7. not good about the asthma, but at least now you know what the problem is. hopefully the inhalers start to help soon

  8. dear Serena
    Hope you are feeling better and breathing easier. I am so amazed at your talent. Glad you found it!
    What a gift you have.

  9. I hope the new medications help. Must be a time for contemplation. Being sick or not up to your normal capacities forces down time onto us, doesn't it?

    I was thinking about your trying new things and just taking small steps--especailly with your art. You won't know what you really like if you don't experiment. If you hadn't taken the step to try the looser collage painting, you never would have felt that freedom of expression. Sometimes I have to ask myself--what have I really, honestly got to lose if I try this? Some paint, a canvas (can paint right over acrylics & reuse), WC paper (even expensive WC paper is only a few dollars and I can always use it to make recycled paper), my time? What will really happen if I totally fail at it? When I think of it as playing--it helps loosen me up to blank canvas or paper. Spread your creative wings, Lady! Who knows where the updraft will take you! :):)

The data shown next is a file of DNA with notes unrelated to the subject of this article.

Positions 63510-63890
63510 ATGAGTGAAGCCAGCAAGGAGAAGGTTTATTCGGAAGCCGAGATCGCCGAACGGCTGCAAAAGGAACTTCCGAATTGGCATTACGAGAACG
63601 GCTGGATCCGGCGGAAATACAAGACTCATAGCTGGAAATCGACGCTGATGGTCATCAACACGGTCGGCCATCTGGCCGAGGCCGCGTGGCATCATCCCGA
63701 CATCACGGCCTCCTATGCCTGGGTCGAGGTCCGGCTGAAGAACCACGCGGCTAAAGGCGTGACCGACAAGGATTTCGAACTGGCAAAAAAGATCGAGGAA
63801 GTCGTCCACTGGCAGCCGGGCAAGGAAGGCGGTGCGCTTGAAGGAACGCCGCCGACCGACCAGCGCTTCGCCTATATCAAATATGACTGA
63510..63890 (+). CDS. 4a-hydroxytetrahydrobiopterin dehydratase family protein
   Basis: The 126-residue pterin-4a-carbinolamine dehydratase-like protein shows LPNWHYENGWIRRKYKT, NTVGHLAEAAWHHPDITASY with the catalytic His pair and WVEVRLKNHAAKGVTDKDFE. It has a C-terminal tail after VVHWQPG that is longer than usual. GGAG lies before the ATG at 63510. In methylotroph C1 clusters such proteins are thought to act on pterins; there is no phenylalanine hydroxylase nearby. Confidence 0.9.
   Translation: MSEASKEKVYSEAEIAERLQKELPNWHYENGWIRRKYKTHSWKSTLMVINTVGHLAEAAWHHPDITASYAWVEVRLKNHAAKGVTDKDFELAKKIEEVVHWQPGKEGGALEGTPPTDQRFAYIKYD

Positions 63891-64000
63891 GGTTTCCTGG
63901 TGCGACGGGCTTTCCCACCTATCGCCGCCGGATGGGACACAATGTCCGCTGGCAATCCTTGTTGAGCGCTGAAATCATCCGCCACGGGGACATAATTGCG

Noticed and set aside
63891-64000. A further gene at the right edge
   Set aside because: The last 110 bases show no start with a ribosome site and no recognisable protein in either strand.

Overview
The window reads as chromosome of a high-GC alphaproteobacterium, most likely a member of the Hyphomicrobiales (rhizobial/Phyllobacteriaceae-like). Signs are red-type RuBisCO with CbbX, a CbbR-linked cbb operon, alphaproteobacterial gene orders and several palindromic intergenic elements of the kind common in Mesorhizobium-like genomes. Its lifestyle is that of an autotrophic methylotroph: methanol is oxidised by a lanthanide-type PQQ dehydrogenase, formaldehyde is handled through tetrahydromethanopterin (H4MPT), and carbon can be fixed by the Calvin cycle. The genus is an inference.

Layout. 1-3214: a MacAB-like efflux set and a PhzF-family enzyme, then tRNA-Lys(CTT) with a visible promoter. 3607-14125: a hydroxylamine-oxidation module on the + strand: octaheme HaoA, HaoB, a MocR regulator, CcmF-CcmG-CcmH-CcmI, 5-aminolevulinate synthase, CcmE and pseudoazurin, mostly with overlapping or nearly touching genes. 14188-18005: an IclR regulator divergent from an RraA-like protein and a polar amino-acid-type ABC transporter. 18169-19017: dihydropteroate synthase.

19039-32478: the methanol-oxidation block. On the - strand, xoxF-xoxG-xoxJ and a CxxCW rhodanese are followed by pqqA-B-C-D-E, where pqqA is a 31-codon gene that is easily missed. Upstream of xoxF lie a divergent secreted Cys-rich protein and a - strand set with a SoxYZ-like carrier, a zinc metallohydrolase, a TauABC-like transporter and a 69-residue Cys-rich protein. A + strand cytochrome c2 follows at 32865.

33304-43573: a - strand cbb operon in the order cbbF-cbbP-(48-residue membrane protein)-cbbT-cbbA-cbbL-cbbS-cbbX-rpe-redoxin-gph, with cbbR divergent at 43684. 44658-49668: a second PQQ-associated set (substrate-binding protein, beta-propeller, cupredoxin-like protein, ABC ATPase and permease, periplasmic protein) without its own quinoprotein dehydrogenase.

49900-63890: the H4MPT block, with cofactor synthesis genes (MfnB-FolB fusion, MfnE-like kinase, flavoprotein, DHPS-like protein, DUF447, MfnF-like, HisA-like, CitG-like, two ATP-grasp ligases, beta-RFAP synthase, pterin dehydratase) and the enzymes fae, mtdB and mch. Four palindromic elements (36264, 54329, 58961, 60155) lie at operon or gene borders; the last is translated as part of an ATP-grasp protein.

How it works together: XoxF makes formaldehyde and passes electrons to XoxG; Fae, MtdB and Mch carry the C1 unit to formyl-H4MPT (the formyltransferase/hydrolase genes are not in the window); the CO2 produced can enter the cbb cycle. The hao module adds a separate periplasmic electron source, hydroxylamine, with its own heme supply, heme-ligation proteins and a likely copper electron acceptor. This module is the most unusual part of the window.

10. It's been a few days since you've posted. Hope you're better!

  11. Thank you all so much for your concern and well wishes. I may be going back to the doctor again today as I haven't improved much at all. I guess the good news is that I haven't gotten any worse either. Apparently, asthma medications can take at least two weeks before they make a marked improvement and I've only been on mine for a week.

    Chocoholic - The dust storm we had was the first for as long as I can remember and the news said the last one was over forty-five years ago. As I'm prone to an astmatic cough under certain conditions, I now know dust storms are one of them. :(

    Rita - I think you may be right about needing time for reflection. I've certainly been doing a lot of thinking about where I'm at creatively.

    Julie - Yep, the dust storm was definitely the culprit and because it was such a bad one, it really played havoc with my asthmatic condition.

    Tamerie - Thanks for the link. I've had a bit of a look but can't find anything related to asthma relief but I will try again. Accupuncture worked wonders on my daughter's severe whiplash injury and this appears to be a form of accupressure so it may well help.

  12. Popping in to send you some strength and breath vibes :) Hugs!